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Diabetes And Sleep. What Is The Link?

Many individuals with diabetes complain of poor sleep quality and lack of sleep affects blood sugar levels, thus creating a vicious cycle. While sleep apnea is commonly associated with diabetes, other sleep conditions may also develop. What is the link between diabetes and sleep? Let’s review this connection in this article. 

Sleep apnea 

It is well known the link between type 2 diabetes and excess weight, high blood pressure, and heart diseases. But there is another risk factor for diabetes: sleep apnea, specifically obstructive sleep apnea (OSA).

Sleep apnea affects sleep quality because it is characterized by episodes of interrupted breathing. The most common form of sleep apnea, OSA occurs happens  the tissue located in the back of the throat collapses in the airways and blocks normal breath.

Studies found that 71% of individuals with diabetes have this form of sleep apnea, being a lot more prevalent in those with diabetes compared with only 4-10% prevalence seen in the general population.

Being overweight or obese increases the risk of both diabetes and sleep apnea. Signs and symptoms of sleep apnea include episodes during which a person stops breathing (usually observed by the partner), loud snoring, gasping for air, morning headaches, excess fatigue during the day, and irritability. 

Other sleep disorders associated with diabetes

  • In addition to sleep apnea, researchers found that diabetes is also associated with abnormal sleep duration, including short and long sleep, as well as other sleep disorders. Insomnia, for example, correlates with increased HbA1c levels, which estimate how well diabetes is controlled long term. The good news is that treating sleep disorders has been shown to improve diabetes control and overall health,  too. 
  • Closely related to sleep apnea, restless leg syndrome is another sleeping disorder that is more common in those with diabetes compared with those without diabetes. Restless legs syndrome is actually a  sleep movement disorder that causes an uncomfortable sensation (ie numbness, tingling), associated with  an urge to move the legs when trying to fall asleep. That uncomfortable sensation is temporarily relieved by movement. Diabetic neuropathy and insulin therapy may further increase the likelihood of having restless leg syndrome.
  • Narcolepsy is another sleep disorder characterized by extreme sleepiness during the day and sudden attacks of sleep. It causes serious disruptions of day to day activities. Sometimes narcolepsy is associated with cataplexy, which is defined as a sudden loss of muscle tones, usually triggered by a strong emotion. Narcolepsy seems to increase the risk of diabetes and other metabolic disorders. How these two conditions are related is not exactly known, but scientists believe that orexin, a brain chemical may play a key role. Orexin deficiency is a hallmark of narcolepsy, and shortage of this brain chemical triggers increased food intake, abnormal glucose tolerance, insulin sensitivity and promotes obesity.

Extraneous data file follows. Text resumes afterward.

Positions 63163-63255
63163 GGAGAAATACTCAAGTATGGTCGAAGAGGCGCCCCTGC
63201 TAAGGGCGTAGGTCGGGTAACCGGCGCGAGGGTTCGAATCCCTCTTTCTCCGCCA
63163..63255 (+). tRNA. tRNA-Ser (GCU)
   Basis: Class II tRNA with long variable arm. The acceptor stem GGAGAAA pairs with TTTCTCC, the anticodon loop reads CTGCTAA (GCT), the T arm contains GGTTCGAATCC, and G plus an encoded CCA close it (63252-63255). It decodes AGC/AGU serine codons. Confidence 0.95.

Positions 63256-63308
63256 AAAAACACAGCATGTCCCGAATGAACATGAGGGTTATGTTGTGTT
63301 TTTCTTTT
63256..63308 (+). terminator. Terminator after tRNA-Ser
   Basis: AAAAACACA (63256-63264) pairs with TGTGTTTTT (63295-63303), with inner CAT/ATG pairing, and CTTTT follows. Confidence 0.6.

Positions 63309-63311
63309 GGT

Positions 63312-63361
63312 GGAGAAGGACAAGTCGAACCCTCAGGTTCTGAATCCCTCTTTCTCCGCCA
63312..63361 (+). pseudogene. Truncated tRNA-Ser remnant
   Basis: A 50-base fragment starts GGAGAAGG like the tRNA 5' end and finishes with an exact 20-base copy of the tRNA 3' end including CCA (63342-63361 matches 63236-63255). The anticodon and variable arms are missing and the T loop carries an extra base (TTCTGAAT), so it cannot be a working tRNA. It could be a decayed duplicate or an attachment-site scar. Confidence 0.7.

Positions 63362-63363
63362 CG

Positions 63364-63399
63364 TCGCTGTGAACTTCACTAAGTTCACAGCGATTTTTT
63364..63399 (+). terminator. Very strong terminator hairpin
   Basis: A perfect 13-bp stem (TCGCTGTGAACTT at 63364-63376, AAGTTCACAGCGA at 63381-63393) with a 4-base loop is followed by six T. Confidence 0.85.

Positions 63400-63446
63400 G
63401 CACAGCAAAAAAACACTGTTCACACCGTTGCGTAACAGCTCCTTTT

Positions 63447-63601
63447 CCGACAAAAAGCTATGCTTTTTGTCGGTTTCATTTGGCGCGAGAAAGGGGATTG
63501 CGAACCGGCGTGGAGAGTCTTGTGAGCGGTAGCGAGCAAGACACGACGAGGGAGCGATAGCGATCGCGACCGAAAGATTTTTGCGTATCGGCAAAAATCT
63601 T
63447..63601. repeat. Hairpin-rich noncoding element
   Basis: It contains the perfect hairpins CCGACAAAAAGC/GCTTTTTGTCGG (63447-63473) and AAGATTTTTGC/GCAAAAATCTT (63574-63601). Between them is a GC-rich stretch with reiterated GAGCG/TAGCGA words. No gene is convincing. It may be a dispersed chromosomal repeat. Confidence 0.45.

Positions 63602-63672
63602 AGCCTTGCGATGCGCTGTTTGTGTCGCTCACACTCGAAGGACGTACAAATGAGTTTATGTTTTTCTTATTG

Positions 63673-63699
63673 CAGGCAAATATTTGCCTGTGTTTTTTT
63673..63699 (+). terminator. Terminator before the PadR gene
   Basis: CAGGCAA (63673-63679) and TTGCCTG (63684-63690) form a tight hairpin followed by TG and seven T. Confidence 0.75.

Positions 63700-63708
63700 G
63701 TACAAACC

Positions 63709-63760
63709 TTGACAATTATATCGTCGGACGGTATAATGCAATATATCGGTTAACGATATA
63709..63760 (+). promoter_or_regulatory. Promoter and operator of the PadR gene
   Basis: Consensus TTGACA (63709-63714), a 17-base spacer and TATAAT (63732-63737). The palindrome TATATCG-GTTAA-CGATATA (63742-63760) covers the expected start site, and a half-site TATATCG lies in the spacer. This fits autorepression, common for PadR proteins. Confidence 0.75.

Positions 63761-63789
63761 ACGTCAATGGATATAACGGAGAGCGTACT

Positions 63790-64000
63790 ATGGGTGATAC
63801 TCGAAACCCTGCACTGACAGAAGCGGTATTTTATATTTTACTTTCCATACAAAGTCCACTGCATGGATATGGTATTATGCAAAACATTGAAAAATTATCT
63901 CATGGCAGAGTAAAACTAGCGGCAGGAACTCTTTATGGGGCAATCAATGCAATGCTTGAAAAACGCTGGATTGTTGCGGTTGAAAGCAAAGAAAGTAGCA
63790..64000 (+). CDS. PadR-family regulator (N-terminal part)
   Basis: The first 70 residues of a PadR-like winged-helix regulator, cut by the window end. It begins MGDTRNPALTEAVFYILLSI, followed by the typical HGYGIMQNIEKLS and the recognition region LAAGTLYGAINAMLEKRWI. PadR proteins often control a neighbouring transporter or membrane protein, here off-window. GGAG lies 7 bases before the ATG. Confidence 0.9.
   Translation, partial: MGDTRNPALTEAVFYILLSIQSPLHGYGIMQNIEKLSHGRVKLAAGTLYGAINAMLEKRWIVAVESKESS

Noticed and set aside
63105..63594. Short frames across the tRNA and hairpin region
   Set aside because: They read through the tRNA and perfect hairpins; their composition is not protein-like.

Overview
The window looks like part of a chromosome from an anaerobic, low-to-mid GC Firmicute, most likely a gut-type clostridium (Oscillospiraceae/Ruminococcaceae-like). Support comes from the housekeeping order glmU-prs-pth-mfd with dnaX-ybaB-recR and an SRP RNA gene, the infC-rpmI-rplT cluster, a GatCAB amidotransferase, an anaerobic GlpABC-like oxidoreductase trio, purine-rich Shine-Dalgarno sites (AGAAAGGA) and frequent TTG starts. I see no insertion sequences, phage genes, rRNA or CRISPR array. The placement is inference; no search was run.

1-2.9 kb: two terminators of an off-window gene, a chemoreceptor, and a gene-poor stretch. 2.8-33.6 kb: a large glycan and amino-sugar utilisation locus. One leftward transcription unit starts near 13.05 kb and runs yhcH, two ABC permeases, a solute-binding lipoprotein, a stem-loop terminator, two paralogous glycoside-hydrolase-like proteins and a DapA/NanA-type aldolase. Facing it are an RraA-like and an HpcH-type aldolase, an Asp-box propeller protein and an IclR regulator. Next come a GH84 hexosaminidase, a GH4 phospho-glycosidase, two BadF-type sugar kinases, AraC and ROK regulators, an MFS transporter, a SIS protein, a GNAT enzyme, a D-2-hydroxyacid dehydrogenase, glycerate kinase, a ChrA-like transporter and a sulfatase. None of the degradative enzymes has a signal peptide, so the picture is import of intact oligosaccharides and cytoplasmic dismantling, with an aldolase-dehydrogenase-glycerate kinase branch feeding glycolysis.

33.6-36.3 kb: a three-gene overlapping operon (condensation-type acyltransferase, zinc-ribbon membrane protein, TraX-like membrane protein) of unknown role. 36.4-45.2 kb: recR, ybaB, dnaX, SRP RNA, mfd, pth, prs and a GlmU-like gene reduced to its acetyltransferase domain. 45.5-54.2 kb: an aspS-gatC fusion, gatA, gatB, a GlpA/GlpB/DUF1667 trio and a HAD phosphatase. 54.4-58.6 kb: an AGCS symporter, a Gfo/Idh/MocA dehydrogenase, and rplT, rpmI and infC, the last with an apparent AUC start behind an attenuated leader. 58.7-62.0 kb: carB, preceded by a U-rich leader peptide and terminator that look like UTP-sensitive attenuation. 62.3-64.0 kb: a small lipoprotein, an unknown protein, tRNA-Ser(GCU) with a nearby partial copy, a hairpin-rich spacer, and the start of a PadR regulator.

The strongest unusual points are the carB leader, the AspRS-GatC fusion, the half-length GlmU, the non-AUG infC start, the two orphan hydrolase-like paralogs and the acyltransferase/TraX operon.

Sleep disorders affect health in many ways  

Sleep apnea contributes to insulin resistance, glucose intolerance, makes diabetes harder to control, and also increases the risk for high blood pressure, heart diseases, abnormal heart rhythm (arrhythmia), and stroke. Short sleep duration strongly correlates with excess body weight. 

In addition to influencing blood glucose levels and increasing the risk of diabetes complications, sleep disorders have also been linked with depression, hormonal imbalances, increased risk of autoimmune diseases, poor quality of life, and premature death. 

Tips to improve sleep (and better manage diabetes)

Sleep tests and other investigations can help identify sleep disorders. It is important to work with the doctor to get them treated. CPAP machines help manage sleep apnea, and prescription medications are available for restless leg syndrome, narcolepsy, and other sleep disorders- including stimulants, antidepressant drugs, muscle relaxants 

When it comes to diabetes management, sleep is likely as important as the diet. Both the quantity and quality of sleep matter. On average, a person needs about 7,5 hours of sleep, although this need varies due to age, genetics, and other factors. For optimal benefits, sleep in a completely dark environment, with no TV or other electronics in the bedroom.  Add a blue light protector to the devices or avoid using them a couple of hours before bedtime. Even better, read a book before going to sleep. Stress management using deep breathing, meditation, yoga or psychotherapy helps improve sleep and also blood glucose levels. Keep the temperature on the lower side, ideally between 60 and 67 F (15.5 and 19.4 C) is the ideal room temperature for sleep. Stick to a routine-try to go to bed and wake up at the same time, even during the weekend.  Short naps can be taken during the day, but have to be short, about 20-40 minutes to avoid problems falling asleep later on. Daily exercise in the morning or afternoon helps improve sleep at night. Avoid nicotine and alcohol. 

How do you know you get enough sleep? If you sleep throughout the night without waking up,  you wake up without the alarm and feel energized and refreshed, you probably had a good night’s sleep.

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